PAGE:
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The EU-US Trade Talks: A Transatlantic Partnership in the Making?


In the margins of the G8 Summit at Lough Erne on 17th June 2013, the US President, the President of the European Commission and the President of the European Council announced the opening of negotiations on an EU-US free trade agreement.  A transatlantic free trade agreement would be of considerable economic importance, embracing half of the world’s output and a third of its trade with estimates of its benefits to be EU amounting to an extra half of one per cent of GDP a year by 2027.1  But this is no easy deal to negotiate; most of the obstacles are not about the tariffs set by either side (now down to about four per cent on average) but about the non-tariff barriers to trade, such as the harmonisation of product standards, health controls and agricultural subsidies.  The last time such an agreement was discussed in 1998 it fell because of an inability to reach agreement on agricultural issues.  But this is not an all or nothing negotiation; even a partial agreement to lift some obstacles to trade and investment would be worthwhile for both parties.

This paper discusses the proposed talks on what has become known as the Transatlantic Trade & Investment Partnership (TTIP), including identifying some of the obstacles to be overcome if they are to be successful.  It also looks at the UK position.



In his January 2013 State of the Union address President Obama gave the go ahead to talks between the US and the EU for a transatlantic free trade agreement.  The President’s announcement followed the publication of a joint EU-US report on the prospects and benefits of such an agreement.  The EU and the US have a history of co-operation in several fields but a partially troubled relationship in the field of trade.  Disputes over bananas, genetically modified organisms, hormones in beef and subsidies for Boeing and for Airbus have caused prolonged rows and in some cases remain unresolved today.  The idea of a free trade agreement has been suggested before but been stillborn by the extent of the differences between the two sides.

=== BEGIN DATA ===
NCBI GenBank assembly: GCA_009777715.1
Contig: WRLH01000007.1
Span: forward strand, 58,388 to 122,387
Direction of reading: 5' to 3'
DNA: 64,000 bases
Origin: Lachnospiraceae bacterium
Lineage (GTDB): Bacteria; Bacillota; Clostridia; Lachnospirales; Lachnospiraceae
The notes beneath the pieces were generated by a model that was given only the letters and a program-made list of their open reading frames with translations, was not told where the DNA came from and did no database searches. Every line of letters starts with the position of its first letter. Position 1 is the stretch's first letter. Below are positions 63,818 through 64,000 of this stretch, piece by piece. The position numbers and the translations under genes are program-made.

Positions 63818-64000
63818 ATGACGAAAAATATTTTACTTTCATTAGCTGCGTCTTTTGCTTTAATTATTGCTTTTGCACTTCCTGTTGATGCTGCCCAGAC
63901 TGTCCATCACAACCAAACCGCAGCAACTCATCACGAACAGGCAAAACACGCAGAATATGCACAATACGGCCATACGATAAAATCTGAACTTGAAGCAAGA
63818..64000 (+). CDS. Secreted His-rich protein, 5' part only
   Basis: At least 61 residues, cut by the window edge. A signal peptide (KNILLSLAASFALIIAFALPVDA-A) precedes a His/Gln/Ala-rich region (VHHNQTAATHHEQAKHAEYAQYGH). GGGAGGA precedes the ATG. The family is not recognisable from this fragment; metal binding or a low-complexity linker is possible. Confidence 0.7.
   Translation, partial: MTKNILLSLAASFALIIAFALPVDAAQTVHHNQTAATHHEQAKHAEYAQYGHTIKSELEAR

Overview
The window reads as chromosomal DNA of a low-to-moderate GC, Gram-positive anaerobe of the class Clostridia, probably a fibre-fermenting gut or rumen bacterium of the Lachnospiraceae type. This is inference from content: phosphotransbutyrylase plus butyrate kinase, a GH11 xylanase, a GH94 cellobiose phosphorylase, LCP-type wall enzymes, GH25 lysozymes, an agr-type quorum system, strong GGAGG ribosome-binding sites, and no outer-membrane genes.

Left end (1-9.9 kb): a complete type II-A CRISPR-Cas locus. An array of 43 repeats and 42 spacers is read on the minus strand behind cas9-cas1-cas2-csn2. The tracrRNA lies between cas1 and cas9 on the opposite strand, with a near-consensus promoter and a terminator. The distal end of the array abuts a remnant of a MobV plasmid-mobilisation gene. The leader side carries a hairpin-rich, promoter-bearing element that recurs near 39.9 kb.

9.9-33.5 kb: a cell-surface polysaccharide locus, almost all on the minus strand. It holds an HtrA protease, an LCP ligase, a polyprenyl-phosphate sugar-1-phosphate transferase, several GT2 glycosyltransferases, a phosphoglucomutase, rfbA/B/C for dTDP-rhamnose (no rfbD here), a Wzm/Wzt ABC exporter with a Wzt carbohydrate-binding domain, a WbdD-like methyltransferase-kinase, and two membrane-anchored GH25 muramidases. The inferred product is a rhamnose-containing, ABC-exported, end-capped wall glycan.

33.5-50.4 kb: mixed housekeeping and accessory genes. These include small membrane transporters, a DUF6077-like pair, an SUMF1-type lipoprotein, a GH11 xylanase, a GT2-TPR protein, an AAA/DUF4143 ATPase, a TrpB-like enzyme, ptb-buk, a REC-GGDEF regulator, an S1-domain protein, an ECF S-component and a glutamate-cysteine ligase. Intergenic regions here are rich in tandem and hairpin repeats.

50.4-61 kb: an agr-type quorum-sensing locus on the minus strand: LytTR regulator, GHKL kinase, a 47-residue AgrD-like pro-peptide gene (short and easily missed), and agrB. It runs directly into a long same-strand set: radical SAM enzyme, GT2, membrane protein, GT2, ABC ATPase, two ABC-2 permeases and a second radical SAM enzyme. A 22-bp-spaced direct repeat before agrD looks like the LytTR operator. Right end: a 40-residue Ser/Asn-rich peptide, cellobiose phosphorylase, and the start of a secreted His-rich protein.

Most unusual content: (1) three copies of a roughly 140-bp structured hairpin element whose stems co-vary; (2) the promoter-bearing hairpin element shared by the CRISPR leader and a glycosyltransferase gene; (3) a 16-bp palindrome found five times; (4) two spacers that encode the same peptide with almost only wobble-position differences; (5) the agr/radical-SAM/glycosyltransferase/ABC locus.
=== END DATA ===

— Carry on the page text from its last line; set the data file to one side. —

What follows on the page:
The situation is complicated by the fact that although the EU can negotiate trade agreements on behalf of all 28 Member States (in practice the work of the Trade Commissioner is closely monitored and agreed by a committee of senior Member State representatives during such negotiations) there is still a need for political agreement among the Member States, in theory by QMV in the Council but in practice by consensus.  The European Parliament’s approval is also needed.  In Washington, trade treaties need to be ratified by the US Congress and much will depend, in this instance, on whether the Administration can get what is called “fast track” negotiating authority from Congress which means that ratification of a competed deal would only require a single vote.  A further complication at the US end is the power of national regulatory agencies, such as the Food & Drug Administration, which do not come under the direct control of the President or Congress but whose consent is vital to make a free trade agreement work in practice as they set many of the product standards.

The negotiating climate has however changed effectively for the better in some material respects over the last three years.  First and foremost, both sides need the economic growth such an agreement could bring in the light of the global financial crisis and the recession that followed it.  Second, the Doha-round of trade talks has now been stalled for a decade and bilateral trade agreements are increasingly seen as the way forward.  The US is already negotiating a far-reaching trade liberalisation agreement for the Pacific.  Third, that while major objections to an agreement remain on both sides, it just might be possible to find a way round some of these because of the political impetus towards an agreement in both partners.  Past trade disputes between the EU and the US have been noisy and difficult but they affect only about two per cent of total trade between the partners.2


Difficult areas for negotiation


In this sector there three main issues: subsidies, product controls and tariffs.  With regard to subsidies, each partner operates an elaborate system of agricultural subsidies with significant political implications domestically if they try to modify or remove them.